The leaves on the maple trees up the road had turned shades of gold and scarlet, turkeys everywhere were fattening themselves with absolutely no thought of the future, and onboard our sailing vessel Inuksuk, I braced myself for Thanksgiving dinner — meal preparation in our galley takes both ingenuity and luck. Pots and pans and space are limited, our appliances tax our electrical breakers to the max, and our propane oven is an old Finnish model we bought second-hand off an old fishing boat.
“Darling,” I said to John, “Is there any hope you can do anything about the thermostat on our oven before I try to cook another turkey?
“What thermostat?” John asked.
“Exactly my point,” I said. “The oven gets hotter and hotter until the turkey bursts into a ball of flame. And not that I’m complaining, but the oven is so small the only bird I can fit into it has died of a wasting disease.”
“Can’t you just dismember the turkey in the sink with the bread knife like last year?” he asked.
“Honey,” I said, “When last year’s guests realized I’d sawn off the drumsticks and jammed them into the body cavity, we never saw them again.”
“I thought it was your gravy that scared them off,” he said.
“Who can make gravy when you have to share the pot with the canned peas?” I asked. “I was under a lot of pressure. And as for the squash, that wasn’t my fault.”
“Yes it was,” John said.
“Nobody ever explained to me that, given the right circumstances and an old microwave, squash explodes.”
“Well you know now,” John said, “and so do the neighbors. I told everyone.”
“Thanks, Darling,” I said. “Stovetop stuffing OK again this year?”
“Do I have any choice?” he asked.
“No,” I replied.
“Can you make a few less mashed potatoes this time?” he asked. “We ate leftovers for weeks.”
“You have to FILL the crockpot.” I was willing to explain. “And our crockpot can hold eight pounds of potatoes. Otherwise the food overcooks.”
“Like the peas?”
“I told you that wasn’t my fault,” I said. “Doubling pots always flaps me, and besides, I panicked when the squash exploded.”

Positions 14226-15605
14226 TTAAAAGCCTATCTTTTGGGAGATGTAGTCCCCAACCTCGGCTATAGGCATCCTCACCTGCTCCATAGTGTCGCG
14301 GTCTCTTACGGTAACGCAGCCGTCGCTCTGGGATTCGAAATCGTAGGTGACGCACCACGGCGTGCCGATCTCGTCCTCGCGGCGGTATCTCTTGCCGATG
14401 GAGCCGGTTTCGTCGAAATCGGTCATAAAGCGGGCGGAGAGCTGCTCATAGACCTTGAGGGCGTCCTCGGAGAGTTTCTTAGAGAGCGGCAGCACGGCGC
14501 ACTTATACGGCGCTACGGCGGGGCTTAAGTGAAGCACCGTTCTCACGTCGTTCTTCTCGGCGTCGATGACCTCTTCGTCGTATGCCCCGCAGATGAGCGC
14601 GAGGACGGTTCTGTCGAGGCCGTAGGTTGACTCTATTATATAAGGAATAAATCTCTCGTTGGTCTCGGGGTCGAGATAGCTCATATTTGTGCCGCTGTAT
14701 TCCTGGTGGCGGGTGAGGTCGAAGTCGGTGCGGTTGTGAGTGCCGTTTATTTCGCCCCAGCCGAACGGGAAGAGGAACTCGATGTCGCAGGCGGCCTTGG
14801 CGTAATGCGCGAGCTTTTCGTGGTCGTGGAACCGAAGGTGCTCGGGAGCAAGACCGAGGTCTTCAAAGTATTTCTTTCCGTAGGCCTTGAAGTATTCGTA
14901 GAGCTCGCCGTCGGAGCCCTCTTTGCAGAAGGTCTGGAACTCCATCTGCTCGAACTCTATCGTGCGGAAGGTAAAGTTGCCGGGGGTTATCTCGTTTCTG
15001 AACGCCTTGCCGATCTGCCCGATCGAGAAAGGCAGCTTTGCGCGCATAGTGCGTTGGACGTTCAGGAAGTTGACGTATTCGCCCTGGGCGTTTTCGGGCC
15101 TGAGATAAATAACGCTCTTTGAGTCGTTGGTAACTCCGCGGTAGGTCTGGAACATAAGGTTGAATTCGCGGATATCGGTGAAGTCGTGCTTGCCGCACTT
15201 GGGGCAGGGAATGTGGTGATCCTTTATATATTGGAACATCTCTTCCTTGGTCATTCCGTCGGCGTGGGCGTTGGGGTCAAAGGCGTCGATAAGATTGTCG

“The coffee was good though,” John said.
“It was.” I was quick to agree. “Though we blew the breakers twice brewing it. With all the appliances we own, no wonder we use more electricity than anyone else on the dock. We’re just lucky we didn’t blow the dock breakers. That would’ve made us unpopular.”
“We already were unpopular. I heard there was a groundswell movement among the neighbors to do an SPCA intervention about that turkey.”
“The turkey was DEAD,” I argued.
“The cranberries were good too,” John said placatingly.
“You can’t miss with canned cranberries,” I said. “I’m quite clever, aren’t I?”
“You are, my little Muffle-Wumpie,” John replied.
Just then there was a knock on the hull of the boat, and our neighbor Screaming Liver poked his head down the companionway. “Hey Catherine,” he said. “I heard you’re planning Thanksgiving Dinner, so before you get started I rushed right over to invite you and John to a turkey dinner on my dock. Pot-luck. Bring whatever you want.”
“Thank you, Steve,” said John. “We’ll bring the cranberry sauce.” In his eyes there were tears of relief.
Thanksgiving Aboard first appeared in the November 2011 issue of 48° North
Catherine Dook’s, latest boating book, “Offshore”, is available at oberonpress.ca
Her other two novels, “Darling, Call the Coast Guard, We’re on Fire Again” and “Damn the Torpedoes” are published by Touchwood Editions 1-800-665-3302